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Supreme Court Finds a Reasonable Expectation of Privacy in Shared Computer

December 13, 2018

Teddy Weinstein Articling Fellow     In a decision released today in R v Reeves, the Supreme Court ruled that each Canadian has a reasonable expectation of privacy in their computer, even if they share it with others, under section 8 of the Charter. This decision is a great victory for citizens’ privacy rights. […]

Federal Government’s Election Reforms Fall Short

December 11, 2018

Rob De Luca Director of Democracy and the Rule of Law Program         Yesterday, the government passed sweeping new legislation that will govern the 2019 federal election. Many of the changes are necessary and will go significant lengths to increasing engagement in the Canadian electorate. The legislation reduces barriers to voting […]

Police and Pot: Let Them Smoke, Vape, and – Yes – Eat Cake (or Brownies!) Too

December 7, 2018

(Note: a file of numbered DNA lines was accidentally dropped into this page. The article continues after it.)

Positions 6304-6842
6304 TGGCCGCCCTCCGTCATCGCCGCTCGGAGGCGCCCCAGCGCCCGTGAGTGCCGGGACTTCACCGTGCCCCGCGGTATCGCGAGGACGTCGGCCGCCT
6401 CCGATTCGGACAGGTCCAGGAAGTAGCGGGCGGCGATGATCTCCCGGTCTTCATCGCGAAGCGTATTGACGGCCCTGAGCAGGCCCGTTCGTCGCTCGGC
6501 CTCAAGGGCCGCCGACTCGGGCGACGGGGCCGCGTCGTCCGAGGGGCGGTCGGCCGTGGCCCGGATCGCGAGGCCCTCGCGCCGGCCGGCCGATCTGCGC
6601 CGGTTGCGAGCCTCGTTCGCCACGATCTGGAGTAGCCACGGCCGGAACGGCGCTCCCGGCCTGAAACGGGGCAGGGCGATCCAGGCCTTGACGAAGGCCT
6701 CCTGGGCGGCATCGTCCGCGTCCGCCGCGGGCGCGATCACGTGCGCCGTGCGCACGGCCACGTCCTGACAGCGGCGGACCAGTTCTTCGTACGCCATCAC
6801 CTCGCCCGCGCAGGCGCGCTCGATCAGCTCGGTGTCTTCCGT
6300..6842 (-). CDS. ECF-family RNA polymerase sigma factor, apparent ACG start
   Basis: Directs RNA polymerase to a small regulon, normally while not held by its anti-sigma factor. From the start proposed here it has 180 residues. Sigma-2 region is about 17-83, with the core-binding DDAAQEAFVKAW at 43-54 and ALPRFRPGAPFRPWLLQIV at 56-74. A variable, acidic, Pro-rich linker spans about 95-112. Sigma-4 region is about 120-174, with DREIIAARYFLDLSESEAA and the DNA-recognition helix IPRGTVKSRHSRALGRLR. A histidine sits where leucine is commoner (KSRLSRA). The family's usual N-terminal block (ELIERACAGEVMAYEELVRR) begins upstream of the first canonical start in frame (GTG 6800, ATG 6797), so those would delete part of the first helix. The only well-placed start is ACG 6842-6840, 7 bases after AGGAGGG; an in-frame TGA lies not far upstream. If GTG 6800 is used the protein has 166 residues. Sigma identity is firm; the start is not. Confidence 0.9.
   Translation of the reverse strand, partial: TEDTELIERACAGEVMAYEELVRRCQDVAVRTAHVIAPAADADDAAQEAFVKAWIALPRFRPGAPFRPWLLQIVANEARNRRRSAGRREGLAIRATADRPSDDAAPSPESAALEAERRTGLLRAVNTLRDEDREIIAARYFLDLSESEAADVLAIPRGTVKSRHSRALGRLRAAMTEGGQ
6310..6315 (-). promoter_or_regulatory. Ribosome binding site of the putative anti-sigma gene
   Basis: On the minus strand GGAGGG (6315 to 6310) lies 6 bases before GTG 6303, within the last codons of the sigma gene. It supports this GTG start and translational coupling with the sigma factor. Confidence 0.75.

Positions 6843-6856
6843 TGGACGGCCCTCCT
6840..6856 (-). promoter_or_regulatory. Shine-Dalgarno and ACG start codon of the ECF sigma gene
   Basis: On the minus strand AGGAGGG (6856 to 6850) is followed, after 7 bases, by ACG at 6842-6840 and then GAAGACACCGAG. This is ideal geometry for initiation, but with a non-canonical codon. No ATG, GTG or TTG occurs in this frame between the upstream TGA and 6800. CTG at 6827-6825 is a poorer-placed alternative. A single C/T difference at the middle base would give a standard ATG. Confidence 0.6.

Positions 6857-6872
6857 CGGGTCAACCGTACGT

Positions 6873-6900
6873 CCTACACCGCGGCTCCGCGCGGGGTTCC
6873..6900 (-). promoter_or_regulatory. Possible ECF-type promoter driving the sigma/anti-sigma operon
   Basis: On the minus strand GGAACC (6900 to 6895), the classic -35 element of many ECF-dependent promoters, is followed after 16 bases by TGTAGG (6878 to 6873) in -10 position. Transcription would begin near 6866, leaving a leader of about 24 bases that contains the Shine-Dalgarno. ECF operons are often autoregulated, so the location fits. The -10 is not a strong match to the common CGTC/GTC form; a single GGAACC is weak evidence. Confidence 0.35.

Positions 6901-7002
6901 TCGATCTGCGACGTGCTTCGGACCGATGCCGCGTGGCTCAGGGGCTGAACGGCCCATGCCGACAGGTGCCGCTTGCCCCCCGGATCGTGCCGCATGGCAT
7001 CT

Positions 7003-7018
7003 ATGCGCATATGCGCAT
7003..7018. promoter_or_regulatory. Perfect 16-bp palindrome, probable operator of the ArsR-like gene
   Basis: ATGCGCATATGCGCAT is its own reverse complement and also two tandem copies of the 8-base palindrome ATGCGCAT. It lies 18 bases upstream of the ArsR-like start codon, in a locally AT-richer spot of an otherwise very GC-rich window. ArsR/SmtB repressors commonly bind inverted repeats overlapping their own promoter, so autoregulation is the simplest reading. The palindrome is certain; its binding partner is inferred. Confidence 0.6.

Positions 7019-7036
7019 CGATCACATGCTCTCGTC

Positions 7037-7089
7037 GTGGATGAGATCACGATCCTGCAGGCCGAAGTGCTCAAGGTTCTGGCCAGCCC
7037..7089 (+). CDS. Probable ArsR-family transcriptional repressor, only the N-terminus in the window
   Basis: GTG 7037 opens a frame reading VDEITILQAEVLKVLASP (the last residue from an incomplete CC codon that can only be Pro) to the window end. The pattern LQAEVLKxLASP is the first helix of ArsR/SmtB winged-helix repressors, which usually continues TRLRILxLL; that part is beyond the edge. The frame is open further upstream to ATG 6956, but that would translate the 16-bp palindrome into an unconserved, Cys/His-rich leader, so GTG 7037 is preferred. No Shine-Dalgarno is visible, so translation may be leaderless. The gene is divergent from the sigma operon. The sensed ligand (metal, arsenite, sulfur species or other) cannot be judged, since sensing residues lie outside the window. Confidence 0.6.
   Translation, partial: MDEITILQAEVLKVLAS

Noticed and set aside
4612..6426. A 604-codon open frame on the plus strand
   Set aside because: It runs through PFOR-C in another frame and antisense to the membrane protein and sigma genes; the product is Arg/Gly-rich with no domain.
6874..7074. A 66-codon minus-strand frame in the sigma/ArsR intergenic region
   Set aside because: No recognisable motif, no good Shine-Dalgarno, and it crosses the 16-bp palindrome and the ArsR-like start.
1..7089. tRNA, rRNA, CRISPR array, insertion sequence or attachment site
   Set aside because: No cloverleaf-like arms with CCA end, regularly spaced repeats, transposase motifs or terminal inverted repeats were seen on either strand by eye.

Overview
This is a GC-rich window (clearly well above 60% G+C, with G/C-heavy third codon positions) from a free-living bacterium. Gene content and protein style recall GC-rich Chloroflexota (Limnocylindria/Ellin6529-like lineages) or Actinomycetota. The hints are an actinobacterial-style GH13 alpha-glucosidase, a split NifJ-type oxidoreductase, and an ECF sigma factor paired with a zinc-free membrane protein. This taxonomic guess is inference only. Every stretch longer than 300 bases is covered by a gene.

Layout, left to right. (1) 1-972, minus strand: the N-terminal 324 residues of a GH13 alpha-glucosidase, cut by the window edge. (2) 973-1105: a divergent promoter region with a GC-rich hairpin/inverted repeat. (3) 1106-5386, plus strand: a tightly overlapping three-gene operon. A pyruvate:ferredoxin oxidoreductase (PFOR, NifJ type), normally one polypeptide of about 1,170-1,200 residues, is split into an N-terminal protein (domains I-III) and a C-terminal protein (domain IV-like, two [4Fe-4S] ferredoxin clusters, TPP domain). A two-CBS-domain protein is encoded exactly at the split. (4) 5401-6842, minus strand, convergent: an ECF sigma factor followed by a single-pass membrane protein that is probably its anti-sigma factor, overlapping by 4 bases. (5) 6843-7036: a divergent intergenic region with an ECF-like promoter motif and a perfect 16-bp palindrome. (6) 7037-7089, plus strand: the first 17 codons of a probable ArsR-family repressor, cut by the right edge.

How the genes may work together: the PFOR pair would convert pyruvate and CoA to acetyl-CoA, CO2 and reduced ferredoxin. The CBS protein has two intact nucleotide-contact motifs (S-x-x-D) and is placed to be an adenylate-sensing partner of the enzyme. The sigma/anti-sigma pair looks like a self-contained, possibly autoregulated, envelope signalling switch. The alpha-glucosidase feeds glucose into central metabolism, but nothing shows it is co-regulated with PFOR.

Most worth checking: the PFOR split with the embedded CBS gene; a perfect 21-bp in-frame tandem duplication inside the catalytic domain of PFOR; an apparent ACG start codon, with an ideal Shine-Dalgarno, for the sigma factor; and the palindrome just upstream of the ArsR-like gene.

Abby Deshman Director of Criminal Justice Program         Police leaders are violating the civil liberties of their own ranks and perpetuating a culture of fear and prohibition when they place what comes close to a blanket ban on cannabis use by off duty police. If they can drink beer on their […]

Auditor General to Toronto’s Smart Cities: Not So Fast

December 6, 2018

Brenda McPhail Director of Privacy, Technology & Surveillance Project         Ontario’s Auditor General this week took a provincial agency to task for its role in a Wall Street Sci-Fi plot that’s sadly true. The characters for Toronto’s version of a futuristic, digital Smart City were not as smart as they ought […]

10 things that will still be a crime after cannabis is legalized

October 16, 2018

The cannabis industry is being legalized – but there are still plenty of laws that can criminalize recreational cannabis users. Here are ten new crimes that will come into effect on October 17th.